We traveled up the coast of northern California along with a forester friend to perform this study. Arriving on site we grabbed the backpack and scouted out the area for our backpack LiDAR study. Using our map and KML we located the target section of forest for the study, and time to map. The first step is to setup the GNSS base station over a known survey control point and power on the backpack with a clear view of the sky. With the backpack sitting next to us, we started the system and began collecting GPS data for 5 minutes to calibrate and geolocate our dataset. Once calibrated we went for a leisurely stroll through the forest. While walking we kept in mind the way the LiDAR backpack was observing its data. The way to think about collecting good data, is to imagine the LiDAR is like shining a light out from yourself in all direction and you are painting the landscape around you. So you need to walk behind objects that are occluded by other object in order to get full 360 coverage of the trees. This was easy to do. We simply walked out and did a two loops. In the photo below you can see our exact trajectory. Once completed we again stepped into an area with a clear view of the sky and collected GPS data for a final 5 minutes before shutting the system down. In total, including setup the operation took approximately 30 minutes. The completeness of the survey was verified by a real-time view of the 3D data on a tablet that was WIFI connected to the backpack. Very nifty feature to track where you have already covered and where needs more attention!
Back to the office
Next, we went back to the office to download the data and post-processed the raw backpack data to the final geo-referenced 3D point cloud. This process was about 1-to-1 with the acquisition, 30 minutes. Most of the time was dedicated to joking around in the office.
---Click Image Below to View Live Dataset ---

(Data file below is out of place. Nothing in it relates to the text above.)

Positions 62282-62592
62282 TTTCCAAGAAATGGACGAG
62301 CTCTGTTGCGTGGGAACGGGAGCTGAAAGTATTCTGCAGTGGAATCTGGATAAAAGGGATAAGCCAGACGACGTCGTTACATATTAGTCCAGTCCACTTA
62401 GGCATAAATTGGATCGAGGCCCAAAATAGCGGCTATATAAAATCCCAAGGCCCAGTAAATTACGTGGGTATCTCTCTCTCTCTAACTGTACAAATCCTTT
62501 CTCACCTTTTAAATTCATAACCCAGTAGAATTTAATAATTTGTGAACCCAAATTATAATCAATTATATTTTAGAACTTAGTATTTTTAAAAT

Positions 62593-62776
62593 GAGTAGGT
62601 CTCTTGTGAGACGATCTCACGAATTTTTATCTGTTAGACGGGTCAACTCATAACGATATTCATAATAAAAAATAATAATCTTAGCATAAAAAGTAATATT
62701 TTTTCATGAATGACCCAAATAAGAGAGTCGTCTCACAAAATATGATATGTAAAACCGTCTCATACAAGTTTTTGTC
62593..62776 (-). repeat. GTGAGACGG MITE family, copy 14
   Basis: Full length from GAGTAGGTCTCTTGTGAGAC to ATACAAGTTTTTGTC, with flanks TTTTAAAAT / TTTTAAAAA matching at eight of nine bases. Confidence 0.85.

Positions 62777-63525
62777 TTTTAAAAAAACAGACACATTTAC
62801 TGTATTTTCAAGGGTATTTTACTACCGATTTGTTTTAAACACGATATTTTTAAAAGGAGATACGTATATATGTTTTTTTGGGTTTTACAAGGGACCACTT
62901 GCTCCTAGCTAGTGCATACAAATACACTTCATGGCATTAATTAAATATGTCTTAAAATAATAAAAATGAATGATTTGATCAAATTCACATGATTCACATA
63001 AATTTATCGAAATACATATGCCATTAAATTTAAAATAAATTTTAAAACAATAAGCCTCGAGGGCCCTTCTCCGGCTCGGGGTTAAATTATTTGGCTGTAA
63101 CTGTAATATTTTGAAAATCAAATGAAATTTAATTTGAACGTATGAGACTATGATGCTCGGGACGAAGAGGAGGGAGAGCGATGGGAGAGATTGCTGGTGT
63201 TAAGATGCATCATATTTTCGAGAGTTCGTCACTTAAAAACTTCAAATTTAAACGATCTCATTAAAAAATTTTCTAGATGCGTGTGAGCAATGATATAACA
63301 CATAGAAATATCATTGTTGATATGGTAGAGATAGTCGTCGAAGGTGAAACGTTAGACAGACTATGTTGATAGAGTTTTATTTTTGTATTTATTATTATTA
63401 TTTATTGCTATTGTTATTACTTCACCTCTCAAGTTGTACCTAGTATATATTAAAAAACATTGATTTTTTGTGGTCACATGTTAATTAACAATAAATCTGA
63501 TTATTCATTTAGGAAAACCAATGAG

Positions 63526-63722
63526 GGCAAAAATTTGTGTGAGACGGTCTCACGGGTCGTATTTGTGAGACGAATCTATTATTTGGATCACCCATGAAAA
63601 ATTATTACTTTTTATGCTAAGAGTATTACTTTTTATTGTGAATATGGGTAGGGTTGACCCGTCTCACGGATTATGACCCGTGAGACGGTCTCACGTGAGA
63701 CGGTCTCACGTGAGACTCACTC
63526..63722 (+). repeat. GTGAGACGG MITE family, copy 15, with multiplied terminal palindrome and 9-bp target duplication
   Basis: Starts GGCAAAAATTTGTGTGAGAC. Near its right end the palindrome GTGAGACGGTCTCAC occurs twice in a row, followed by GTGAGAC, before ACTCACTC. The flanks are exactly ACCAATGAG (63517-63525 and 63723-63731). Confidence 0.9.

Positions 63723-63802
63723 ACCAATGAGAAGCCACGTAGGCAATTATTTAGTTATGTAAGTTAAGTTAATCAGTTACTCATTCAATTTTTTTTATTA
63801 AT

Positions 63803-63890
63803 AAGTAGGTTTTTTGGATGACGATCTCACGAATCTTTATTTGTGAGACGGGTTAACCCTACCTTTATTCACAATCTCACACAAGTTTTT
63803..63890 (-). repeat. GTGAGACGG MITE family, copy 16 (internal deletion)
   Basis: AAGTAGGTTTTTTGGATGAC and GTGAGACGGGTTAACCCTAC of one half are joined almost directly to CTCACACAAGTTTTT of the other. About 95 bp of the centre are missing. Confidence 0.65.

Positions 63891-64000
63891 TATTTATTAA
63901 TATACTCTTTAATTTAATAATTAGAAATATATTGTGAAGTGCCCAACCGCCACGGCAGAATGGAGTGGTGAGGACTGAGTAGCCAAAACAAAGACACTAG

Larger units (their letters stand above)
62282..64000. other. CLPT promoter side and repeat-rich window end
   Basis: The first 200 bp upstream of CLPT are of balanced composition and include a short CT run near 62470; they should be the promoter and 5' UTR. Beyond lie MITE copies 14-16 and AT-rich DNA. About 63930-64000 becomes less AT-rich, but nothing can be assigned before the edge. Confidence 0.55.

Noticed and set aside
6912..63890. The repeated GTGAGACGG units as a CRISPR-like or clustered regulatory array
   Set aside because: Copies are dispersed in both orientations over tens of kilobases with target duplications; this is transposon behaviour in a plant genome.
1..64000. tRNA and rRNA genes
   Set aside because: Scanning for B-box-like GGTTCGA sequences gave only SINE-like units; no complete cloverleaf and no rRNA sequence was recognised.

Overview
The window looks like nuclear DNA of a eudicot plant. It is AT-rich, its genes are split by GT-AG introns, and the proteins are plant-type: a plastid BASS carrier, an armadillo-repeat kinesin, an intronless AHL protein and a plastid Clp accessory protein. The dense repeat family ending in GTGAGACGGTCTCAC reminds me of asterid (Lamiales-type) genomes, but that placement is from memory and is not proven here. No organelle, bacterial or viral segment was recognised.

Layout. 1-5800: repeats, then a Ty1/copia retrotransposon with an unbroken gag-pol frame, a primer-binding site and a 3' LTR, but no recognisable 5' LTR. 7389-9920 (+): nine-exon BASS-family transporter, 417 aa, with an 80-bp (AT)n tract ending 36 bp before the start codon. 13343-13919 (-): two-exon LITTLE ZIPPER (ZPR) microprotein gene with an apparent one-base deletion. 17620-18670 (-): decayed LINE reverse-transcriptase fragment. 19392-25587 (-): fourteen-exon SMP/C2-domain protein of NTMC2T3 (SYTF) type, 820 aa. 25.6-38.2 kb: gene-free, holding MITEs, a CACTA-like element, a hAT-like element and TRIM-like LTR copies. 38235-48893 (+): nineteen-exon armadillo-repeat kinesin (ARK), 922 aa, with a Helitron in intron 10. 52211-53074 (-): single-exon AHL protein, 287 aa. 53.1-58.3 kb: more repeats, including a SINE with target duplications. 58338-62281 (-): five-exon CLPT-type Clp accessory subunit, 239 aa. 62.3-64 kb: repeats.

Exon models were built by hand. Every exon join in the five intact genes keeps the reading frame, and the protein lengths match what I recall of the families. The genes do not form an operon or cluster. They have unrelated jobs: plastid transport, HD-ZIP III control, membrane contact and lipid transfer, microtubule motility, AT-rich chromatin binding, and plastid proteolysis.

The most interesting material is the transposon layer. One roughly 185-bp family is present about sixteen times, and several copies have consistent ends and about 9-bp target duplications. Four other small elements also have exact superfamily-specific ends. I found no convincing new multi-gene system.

After this the process requires 3 steps to extract the DBH measurements from the trees. First, we classify the bare earth ground and generate a digital elevation model DEM. From the DEM we normalize the data. This means we flatten the whole scene. Once the forest is flattened, it is easy to grab the cross-section at the USA 4.5 ft or international 1.3 m height. This height is the standard “chest height”. It is with the use of an algorithm that LiDAR360 software automatically locates the tree sections and fits a circle to the diameter of the tree. At this stage we do manual intervention through a DBH editor tool to tighten up the measurements. From here we can export a list of the trees that now are assigned a unique tree ID by the software, GPS coordinate, and DBH measurement. And now we are done. We have walked the forest with the backpack, processed the raw point cloud, and calculated the DBH values for each tree.
Forester Verified Results
For the purpose of comparing our results to the traditional DBH measurement technique using a D-tape, we employed a local forester to go out and measure the same area. Below we present our results from the backpack and the foresters results from the traditional surveying techniques.
After examining the calculated DBH and performing the manual fine tuning of the backpack dataset and removing the most extreme outlier found in the full dataset, we had a total of 84 trees. From this we compared with the measured forester data and calculated a mean absolute error (MAE) of 3.03 cm (~ 1.19 inches) and the RMSE to 4.26 cm (~ 1.68 inches) and an R2 value of the fitted vs field collected measurement plot to 0.9886 (See below). We find our data is within a reasonable margin of error from the d-tape measurement technique and we can confirm this is a viable tool that can assist the forester to capture and document forests for DBH measurements. The additional value of having the 3D time stamped geolocated data for inventory and record to the traditional measurements has been an exciting addition to forest inventory projects.
The LiBackpack DG50 offers a readily deployable and rapid analysis system for measuring and recording DBH measurements. The combination of both GNSS/IMU and SLAM technology in one package provides a robust system to gather georeferenced 3D LiDAR data that can be stored and used to track changes over time and create accurate snapshots of current real world status. In future articles we will cover tunnels, and BIM applications with the DG50 backpack system
Follow this link to view 3D LiDAR dataset in your browser ---> http://www.lidar.site/lidar/Forestry.html
If you are interested in the LiBackpack system for purchase or services. Please contact Harrison Knoll at Harrison@LiDARGEAR.com